Tuesday, December 18, 2018


Have you thanked Him?

Have you praised Him?

Have you made it your priority to agree and cooperate with Him today?

Have you taken that deep breath and listened for what He has for you today?

1 Timothy 2:1 (The Message)

The first thing I want you to do is pray. Pray every way you know how, for everyone you know.

My wife Dr. Delaney shot this over to me yesterday via email with the subject line, “thought you would like for DISPATCH" (OFH).

So, at the good Doctor’s request, here is a little from her and Charlie Brown today. I added the scripture references for good measure!

Over the Thanksgiving holiday, I introduced my 3-year-old daughter Marty to the 1965 classic A Charlie Brown Christmas, an animated feature that would never get greenlit in today’s world of over-protective — and overly precious — parenting. The opening lines of the film set the stage for what is one of the most poignant and sophisticated messages geared toward youth I’ve ever seen. “I think there must be something wrong with me, Linus,” Charlie Brown, who’s battling a whole host of neuroses that could rival Woody Allen’s, says to his friend. “Christmas is here but I'm not happy. I don't feel the way I'm supposed to feel. I just don't understand Christmas, I guess. I like getting presents and sending Christmas cards and decorating trees and all that, but I'm not happy. I always end up feeling depressed.”

As the story unfolds, we learn the source of Brown’s blues — an excess of holiday cheer driven by consumerism and untethered to more substantial and enduring forms of meaning. Although Brown eventually finds solace and significance in the Christian theology underlying the national holiday, I spoke with a top social psychologist and philosopher about how the quest for deeper meaning (however you define it) can temper your holiday blues.

The root of Brown’s sad state of mind may stem from the disconnect between how he feels and the overwrought displays of joyfulness. Sonja Lyubomirsky, Ph.D., a professor of psychology at the University of California, Riverside, who studies happiness, acknowledges how overwhelming the cultural imperative to be happy can be: “The emphasis on happiness can feel oppressive,” especially, she notes, during the holidays. “The idea that we should all be happy all the time is ever present in the United States,” she explains, but it reaches a crescendo this time of year, when we’re expected to be as plump with cheer as Jolly Old St. Nick. “When you feel like everyone else is happy and having a good time, the contrast is more salient, more striking,” she says.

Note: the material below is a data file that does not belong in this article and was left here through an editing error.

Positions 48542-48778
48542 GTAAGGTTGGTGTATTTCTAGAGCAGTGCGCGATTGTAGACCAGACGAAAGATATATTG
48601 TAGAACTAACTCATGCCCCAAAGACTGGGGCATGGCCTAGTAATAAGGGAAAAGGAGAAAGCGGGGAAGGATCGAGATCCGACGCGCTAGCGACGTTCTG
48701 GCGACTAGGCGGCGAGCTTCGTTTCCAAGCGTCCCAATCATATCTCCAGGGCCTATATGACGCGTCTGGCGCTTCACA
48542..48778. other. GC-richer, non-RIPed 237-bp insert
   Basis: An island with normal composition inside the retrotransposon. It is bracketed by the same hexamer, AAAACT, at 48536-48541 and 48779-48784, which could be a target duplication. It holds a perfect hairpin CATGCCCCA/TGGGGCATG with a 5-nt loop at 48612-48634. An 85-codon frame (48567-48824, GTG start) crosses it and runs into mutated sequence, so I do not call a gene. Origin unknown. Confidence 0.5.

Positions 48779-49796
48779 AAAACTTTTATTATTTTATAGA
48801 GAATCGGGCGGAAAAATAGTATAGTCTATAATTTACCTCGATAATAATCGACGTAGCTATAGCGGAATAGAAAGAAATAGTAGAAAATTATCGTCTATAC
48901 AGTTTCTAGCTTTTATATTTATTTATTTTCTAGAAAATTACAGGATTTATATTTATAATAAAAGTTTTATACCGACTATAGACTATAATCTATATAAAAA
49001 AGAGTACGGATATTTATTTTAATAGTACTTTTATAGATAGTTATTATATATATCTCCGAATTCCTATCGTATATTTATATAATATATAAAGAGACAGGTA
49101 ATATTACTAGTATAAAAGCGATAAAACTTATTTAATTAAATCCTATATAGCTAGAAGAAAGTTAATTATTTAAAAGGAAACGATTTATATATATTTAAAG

Paul Thagard, Ph.D., an eminent Canadian philosopher and author of The Brain and the Meaning of Life, agrees, adding: “Pursuing happiness by itself, or cheer, is not a very good strategy because it’s not clear what that is,” he says, pointing to a 2013 study that demonstrates the ephemeral nature of happiness compared to the more enduring and satiating nature of meaning. “Meaningfulness...may involve understanding one’s life beyond the here and now, integrating future and past,” the paper reads, “In contrast, happiness, as a subjective feeling state, exists essentially in the present moment.”

With that in mind, Thagard and Lyubomirsky urge us not to get caught up in the gaudy theater of holiday cheer and instead anchor ourselves in meaning, as Charlie Brown eventually learns in the film. Try this 5-pronged approach:

Cultivate deep connections (Proverbs 17:17)

Thagard advises us to use the opportunity of festive get-togethers to have real heart-to-hearts with family and friends: “The best thing people can do is to try to foster the relationships they have in ways that reach deeper levels of connection,” he says. Broach subjects — parenthood, relationships, life purpose, dreams, defining memories — that forge deeper bonds that make you feel seen, understood and known.

Give thanks (1 Thessalonians 5:18)